PC Hardware

Modem Basics

A modem is a peripheral device that enables computers to communicate with each other over conventional telephone lines, ISDN cable lines, or even without wires. The word modem comes from combining the words MOdulator and DEModulator. In radio parlance, to modulate a signal is to change the frequency (FM) or amplitude (AM) of a carrier (fixed signal) by superimposing a code (voice or other information) on top of the signal.

The reverse is to demodulate, to remove the fixed signal and have the superimposed code remain. For many years, this has been an effective way to communicate over long distances, using both wires and radio waves.

The following table defines some basic terms used with modem communication.

Term Definition
Baud rate The number of events, or signal changes, that occur in one second. It was used as an early measurement of how fast a modem can send data, because at that time, modems transmitted data at a speed equal to the baud rate (one bit per cycle). Today's high-speed modems use complex signals to send more data; therefore, data transfer can exceed baud rate. The baud rate is limited by the capability of copper wires to transmit signals.
bps Stands for bits per second-the speed at which a modem transmits data. Typical rates are 14,400; 28,800; 33,600; and 56,600 bps. These numbers represent the actual number of data bits that can be transmitted per second.
Browser Software used to explore sites on the World Wide Web using the HyperText Transfer Protocol (HTTP).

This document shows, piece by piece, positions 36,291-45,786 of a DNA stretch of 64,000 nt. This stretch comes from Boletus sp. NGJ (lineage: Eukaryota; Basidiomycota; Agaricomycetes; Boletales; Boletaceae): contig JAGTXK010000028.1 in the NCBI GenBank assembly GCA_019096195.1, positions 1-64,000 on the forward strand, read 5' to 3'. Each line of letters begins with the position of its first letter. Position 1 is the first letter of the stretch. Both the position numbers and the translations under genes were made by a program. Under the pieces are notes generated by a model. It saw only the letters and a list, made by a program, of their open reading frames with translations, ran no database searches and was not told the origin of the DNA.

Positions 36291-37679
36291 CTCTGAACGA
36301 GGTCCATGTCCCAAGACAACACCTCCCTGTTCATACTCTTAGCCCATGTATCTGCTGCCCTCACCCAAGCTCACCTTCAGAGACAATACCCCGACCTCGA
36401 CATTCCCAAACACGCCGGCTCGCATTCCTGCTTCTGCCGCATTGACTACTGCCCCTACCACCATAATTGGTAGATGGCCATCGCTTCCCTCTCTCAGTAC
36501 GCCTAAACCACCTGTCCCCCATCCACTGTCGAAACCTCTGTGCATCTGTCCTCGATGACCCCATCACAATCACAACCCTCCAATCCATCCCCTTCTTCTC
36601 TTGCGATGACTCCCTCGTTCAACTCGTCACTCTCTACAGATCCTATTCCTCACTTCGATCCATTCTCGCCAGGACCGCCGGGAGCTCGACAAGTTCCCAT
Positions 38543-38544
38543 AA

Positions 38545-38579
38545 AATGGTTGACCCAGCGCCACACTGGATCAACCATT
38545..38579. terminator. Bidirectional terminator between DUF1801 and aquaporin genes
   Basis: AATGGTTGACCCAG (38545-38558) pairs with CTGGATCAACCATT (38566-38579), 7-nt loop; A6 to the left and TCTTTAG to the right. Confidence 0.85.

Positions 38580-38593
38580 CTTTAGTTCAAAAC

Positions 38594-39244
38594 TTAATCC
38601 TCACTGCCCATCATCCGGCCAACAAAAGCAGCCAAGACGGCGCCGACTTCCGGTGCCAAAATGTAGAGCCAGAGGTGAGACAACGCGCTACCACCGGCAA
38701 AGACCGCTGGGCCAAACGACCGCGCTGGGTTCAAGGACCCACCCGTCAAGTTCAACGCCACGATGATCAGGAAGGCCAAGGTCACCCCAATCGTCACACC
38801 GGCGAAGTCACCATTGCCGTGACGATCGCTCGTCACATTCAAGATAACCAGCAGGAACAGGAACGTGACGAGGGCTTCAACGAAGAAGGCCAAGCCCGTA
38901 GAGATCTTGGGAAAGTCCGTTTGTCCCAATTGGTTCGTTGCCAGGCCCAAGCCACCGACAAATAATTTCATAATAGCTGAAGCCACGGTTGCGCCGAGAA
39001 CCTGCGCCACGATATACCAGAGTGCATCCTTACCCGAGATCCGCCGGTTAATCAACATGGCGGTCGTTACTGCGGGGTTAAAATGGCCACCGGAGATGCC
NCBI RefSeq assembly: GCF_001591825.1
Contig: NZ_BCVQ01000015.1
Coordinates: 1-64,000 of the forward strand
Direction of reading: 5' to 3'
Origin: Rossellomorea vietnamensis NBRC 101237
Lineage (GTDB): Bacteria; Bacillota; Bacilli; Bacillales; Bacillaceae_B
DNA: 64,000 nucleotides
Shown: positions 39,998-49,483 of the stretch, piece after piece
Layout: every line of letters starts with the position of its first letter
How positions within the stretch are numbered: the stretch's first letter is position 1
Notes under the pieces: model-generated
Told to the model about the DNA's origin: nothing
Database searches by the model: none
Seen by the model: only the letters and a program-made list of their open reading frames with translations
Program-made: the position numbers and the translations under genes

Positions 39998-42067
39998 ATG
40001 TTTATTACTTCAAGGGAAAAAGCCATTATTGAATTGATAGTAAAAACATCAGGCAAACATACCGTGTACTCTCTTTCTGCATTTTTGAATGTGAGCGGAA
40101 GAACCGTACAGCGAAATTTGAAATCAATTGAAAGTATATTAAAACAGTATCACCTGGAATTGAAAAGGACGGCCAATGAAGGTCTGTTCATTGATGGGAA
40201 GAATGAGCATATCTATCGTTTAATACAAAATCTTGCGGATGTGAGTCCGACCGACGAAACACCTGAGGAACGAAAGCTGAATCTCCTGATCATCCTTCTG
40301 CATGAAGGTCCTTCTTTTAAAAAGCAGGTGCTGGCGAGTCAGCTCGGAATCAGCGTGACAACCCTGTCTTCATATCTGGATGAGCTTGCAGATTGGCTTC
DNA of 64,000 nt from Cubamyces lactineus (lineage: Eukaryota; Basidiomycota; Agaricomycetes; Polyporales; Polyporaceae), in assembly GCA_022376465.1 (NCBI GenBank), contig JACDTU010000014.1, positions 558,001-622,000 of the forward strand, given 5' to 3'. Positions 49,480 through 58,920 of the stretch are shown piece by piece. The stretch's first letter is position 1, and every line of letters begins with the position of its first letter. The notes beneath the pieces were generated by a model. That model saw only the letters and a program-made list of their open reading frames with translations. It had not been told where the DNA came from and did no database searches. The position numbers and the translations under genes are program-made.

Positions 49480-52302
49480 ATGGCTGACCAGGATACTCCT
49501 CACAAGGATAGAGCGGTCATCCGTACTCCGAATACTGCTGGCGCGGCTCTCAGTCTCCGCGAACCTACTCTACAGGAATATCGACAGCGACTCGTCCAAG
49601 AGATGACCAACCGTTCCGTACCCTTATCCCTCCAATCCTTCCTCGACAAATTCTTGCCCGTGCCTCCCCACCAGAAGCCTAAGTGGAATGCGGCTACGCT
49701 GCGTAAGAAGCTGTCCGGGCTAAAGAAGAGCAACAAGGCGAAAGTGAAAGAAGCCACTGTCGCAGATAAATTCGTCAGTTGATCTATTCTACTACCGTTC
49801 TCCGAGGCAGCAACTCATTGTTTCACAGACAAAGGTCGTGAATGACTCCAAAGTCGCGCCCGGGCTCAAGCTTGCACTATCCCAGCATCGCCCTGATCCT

Bulletin board service (BBS) Interactive software that offers the ability log directly onto a remote computer to post and retrieve messages, and to upload and download files. Some BBSs offer the opportunity to chat live with other members who are online at the same time. The Internet has diminished the importance of BBS software.
Download The act of transferring a file from a remote computer (host) to a local computer (client). When downloading, you are receiving a file.
DTMF Stands for dual-tone multifrequency, the technology behind the tones of a touchtone phone.
Internet A worldwide, online network that links computers by means of the TCP/IP protocol. (See entry for TCP/IP later in this table.)
Internet server A computer/software combination that provides a gateway and supporting services for linking other computers to the Internet.
IP Stands for Internet Protocol-the network protocols used to define how data is transmitted on the Internet.
IP address Stands for Internet Protocol address-a unique, 32-bit address that identifies every network and host on the Internet. (A host is the TCP/IP network interface within the computer, not the computer itself; a computer with more than one network interface card-NIC-can have more than one IP address, one for each card.)
ISDN Stands for Integrated Services Digital Network, a digital telephone connection like a modem that uses digital links and offers speeds about five times that of an analog modem. The ISDN system is a packet system that can also handle voice communication.